While I was watching regrettable late-night TV recently, an interview caught my attention: Ultra-conservative Florida Senator Marco Rubio discussing his admiration of the music of Tupac Shakur and NWA.
This isn't breaking news; Rubio has been openly discussing his love of hip-hop since a December 2012 GQ interview. To be clear, Rubio says he only knows about Wu Tang from The Dave Chapelle Show, which I am pretty sure is the main reason why Chappelle stopped doing that show in the middle of its third season.
It's entirely possible that Rubio is just pandering to a younger crowd by proclaiming his love of rap. It's no secret that the GOP has high hopes that Rubio will be their Barack Obama in 2016. Obama loves Jay-Z, so maybe Rubio's banking on dropping Tupac's name to win youth votes.
• South Dakota is attempting to amend its 72-hour waiting period for an abortion so that weekends and holidays don't count as part of those hours, thereby lengthening the wait considerably. Perhaps they're counting on a lot of women being like, "Huh, it's Labor Day, guess I'll go through with this after all." [Think Progress]
• Former Surgeon General C. Everett Koop died this week at the age of 96. This remembrance praises his rational, science-based, and nonsensational approach to public health—among other things, it notes that while Koop himself was prolife, he refused political pressure to declare that abortion caused detrimental health effects in women. [RH Reality Check]
Supporting survivors of domestic violence should be an easy political issue. And yet! For months, the reauthorization of the Violence Against Women Act has been derailed by Republican opposition to the bill's plans to expand protections for Native American, LGBT, and immigrant communities.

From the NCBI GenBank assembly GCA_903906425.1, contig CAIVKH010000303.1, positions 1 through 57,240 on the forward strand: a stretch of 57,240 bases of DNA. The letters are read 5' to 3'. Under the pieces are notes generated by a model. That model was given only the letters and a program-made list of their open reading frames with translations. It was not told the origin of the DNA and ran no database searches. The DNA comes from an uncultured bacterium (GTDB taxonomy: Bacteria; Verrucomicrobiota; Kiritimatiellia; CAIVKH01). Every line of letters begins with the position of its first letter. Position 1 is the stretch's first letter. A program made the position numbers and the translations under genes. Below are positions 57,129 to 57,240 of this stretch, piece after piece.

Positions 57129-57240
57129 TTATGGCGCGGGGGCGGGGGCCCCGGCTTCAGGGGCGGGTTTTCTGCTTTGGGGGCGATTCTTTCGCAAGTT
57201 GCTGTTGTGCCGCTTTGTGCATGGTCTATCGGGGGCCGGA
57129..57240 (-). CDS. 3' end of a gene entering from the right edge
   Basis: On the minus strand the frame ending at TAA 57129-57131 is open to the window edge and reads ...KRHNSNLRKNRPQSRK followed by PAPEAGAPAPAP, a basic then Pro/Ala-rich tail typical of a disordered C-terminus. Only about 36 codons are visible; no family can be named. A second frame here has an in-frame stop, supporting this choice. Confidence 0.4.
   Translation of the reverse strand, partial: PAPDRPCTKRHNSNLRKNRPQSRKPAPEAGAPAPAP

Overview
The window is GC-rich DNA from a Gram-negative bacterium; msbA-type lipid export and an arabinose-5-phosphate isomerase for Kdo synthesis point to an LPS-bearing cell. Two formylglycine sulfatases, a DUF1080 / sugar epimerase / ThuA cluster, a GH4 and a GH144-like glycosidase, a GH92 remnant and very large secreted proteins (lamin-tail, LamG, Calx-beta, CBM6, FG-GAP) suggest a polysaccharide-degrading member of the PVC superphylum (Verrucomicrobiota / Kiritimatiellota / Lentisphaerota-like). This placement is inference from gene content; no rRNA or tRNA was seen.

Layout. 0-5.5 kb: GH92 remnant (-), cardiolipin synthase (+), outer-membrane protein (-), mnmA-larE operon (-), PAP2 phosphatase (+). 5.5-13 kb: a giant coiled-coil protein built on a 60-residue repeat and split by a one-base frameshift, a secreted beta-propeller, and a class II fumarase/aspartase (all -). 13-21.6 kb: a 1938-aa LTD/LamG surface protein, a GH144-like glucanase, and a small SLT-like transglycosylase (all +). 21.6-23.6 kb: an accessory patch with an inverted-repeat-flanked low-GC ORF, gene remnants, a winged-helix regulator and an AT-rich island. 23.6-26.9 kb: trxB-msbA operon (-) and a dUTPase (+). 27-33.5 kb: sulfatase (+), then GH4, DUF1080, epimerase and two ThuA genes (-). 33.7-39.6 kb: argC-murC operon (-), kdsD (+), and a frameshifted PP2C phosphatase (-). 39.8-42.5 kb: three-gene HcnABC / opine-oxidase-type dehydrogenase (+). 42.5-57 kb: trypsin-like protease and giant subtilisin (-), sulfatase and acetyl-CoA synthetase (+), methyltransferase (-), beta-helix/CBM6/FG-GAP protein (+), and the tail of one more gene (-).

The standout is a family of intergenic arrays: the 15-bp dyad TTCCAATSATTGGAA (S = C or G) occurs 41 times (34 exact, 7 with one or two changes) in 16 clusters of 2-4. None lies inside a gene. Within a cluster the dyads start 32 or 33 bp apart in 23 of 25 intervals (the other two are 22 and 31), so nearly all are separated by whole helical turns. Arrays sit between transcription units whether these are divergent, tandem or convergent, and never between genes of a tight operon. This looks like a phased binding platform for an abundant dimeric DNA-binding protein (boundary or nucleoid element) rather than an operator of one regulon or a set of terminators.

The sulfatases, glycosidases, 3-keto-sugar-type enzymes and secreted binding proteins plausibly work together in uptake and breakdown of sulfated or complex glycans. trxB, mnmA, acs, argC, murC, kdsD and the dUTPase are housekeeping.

In our most recent print issue, writer Maya Dusenbery spells out why violence against women is such a crucial issue for the government to address—but why focusing efforts primarily on putting abusers in jail is problematic:
While ostensibly committed to building a "coordinated community response" to violence against women, the law privileges a pro-criminalization strategy. The original legislation was wrapped in the largest crime bill in U.S. history, and more than half of the initial funding was allocated to law-enforcement efforts. This focus means, for example, that U visas are only available to undocumented survivors who are willing to cooperate with a criminal investigation. Critics of the legislation have argued that relying on the state to protect women from violence can be counterproductive, particularly for poor communities of color. As Angela Davis asked in 2000, "Can a state that is thoroughly infused with racism, male dominance, class-bias, and homophobia, and that constructs itself in and through violence act to minimize violence in the lives of women?"
Yesterday, in a 222-205 vote, the House of Representatives voted to approve the Republican-authored version of the 2012 Violence Against Women Act. This version significantly strips the resources of undocumented, Native, and homosexual victims of violence, among others. Joe Biden, one of the original authors of the VAWA, says the revision will "roll back critical provisions to help victims of abuse." A Douchebag Decree doesn't even begin to cover the authors and defenders of this act, which appears to solely help privileged white people.